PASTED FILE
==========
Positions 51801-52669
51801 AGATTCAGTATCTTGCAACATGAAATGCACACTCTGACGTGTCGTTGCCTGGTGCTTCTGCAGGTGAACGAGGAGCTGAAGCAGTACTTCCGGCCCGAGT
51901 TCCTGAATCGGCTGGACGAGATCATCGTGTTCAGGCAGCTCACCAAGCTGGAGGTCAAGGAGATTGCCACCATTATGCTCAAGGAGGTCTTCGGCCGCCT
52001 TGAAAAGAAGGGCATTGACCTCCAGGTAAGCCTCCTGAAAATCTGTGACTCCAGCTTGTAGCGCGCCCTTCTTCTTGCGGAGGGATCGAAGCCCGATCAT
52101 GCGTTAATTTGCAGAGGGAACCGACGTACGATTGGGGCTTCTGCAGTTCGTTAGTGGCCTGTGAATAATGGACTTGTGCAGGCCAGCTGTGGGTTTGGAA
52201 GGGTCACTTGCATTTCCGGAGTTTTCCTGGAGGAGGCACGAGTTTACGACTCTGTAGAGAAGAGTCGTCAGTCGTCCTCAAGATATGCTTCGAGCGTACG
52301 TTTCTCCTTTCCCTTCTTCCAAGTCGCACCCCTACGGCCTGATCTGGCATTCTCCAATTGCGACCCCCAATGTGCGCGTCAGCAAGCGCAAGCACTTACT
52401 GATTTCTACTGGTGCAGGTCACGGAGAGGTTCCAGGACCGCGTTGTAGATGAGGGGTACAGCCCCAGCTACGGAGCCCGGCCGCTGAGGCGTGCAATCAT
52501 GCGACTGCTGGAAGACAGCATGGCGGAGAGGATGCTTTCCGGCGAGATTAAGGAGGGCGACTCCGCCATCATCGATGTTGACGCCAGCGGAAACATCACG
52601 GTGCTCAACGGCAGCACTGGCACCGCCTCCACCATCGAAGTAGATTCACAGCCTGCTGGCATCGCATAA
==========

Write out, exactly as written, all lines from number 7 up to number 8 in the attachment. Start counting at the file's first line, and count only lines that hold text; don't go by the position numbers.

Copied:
52301 TTTCTCCTTTCCCTTCTTCCAAGTCGCACCCCTACGGCCTGATCTGGCATTCTCCAATTGCGACCCCCAATGTGCGCGTCAGCAAGCGCAAGCACTTACT
52401 GATTTCTACTGGTGCAGGTCACGGAGAGGTTCCAGGACCGCGTTGTAGATGAGGGGTACAGCCCCAGCTACGGAGCCCGGCCGCTGAGGCGTGCAATCAT